*Condition Note: Former library book with associated markings. Book tape on spine.*
Only a thunderbolt could stop Louis Passebois. One did on July 17, 1890. The sixteen-year-old boy lay in bed three months from shock, then suffered a siege of typhoid fever. He was healed miraculously through the prayers of his sisters, new converts to the Advent faith. Soon Louis began to live like a thunderbolt.
He left France, his homeland, to enroll in Battle Creek College. A summer with the Life Boat Mission in Chicago helped prepare him for his faith work among drunks and down-and-outers in New York City. He returned briefly to France, then moved on to Egypt and pioneer work in Cairo in spite of deadly opposition by those hostile to Christianity. Later he worked in New Hampshire and Massachusetts and among French-speaking people in Canada.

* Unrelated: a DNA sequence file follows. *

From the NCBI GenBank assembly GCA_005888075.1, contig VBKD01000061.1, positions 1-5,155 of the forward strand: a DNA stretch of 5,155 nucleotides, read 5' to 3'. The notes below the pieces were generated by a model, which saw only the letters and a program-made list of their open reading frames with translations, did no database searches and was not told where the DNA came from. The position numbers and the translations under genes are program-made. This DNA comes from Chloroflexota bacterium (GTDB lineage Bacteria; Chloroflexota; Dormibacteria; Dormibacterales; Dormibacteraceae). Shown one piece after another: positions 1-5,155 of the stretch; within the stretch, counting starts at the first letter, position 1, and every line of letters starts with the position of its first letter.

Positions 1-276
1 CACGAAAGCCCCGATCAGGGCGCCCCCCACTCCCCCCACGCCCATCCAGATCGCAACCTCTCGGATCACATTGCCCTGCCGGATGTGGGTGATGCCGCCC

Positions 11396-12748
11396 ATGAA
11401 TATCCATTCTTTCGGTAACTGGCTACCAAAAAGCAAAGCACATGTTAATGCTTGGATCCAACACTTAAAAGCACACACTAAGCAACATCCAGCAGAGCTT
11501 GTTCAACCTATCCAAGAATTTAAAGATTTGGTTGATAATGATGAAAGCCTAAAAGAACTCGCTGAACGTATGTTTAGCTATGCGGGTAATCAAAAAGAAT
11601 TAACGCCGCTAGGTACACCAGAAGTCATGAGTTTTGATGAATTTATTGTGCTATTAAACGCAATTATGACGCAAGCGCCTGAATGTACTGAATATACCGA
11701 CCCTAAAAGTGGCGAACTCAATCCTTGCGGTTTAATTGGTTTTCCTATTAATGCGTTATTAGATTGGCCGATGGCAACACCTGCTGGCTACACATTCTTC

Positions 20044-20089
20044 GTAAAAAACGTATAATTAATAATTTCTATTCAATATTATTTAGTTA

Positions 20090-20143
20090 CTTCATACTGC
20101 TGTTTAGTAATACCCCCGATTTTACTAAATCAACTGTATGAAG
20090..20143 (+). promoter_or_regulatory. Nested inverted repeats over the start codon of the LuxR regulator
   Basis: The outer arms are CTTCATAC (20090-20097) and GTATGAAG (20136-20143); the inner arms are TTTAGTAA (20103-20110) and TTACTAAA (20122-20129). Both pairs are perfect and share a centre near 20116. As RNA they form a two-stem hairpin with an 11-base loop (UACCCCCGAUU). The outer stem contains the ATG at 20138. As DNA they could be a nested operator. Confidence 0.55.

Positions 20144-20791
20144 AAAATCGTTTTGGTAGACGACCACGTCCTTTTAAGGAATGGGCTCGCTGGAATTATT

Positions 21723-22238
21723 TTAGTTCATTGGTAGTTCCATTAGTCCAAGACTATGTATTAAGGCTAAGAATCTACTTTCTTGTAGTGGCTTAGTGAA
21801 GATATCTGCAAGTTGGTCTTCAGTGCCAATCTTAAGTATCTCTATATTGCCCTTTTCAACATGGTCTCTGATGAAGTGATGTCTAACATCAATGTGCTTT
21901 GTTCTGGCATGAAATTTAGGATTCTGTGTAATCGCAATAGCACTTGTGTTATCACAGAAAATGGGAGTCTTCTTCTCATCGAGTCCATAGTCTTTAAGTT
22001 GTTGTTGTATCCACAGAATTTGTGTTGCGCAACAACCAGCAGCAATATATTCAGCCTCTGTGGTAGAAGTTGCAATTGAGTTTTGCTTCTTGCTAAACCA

During his ministry Louis Passebois was arrested fourteen times. Fourteen times he received letters threatening his life and the lives of his family members. His home was burned down. Five-Foot-Two Giant is the account of such a man.
Mabel Robinson Miller was a neighbor of Elder and Mrs. Louis Passebois in Paradise Valley, California, during the time Louis was writing his autobiography, Adventures of a Modern Huguenot.
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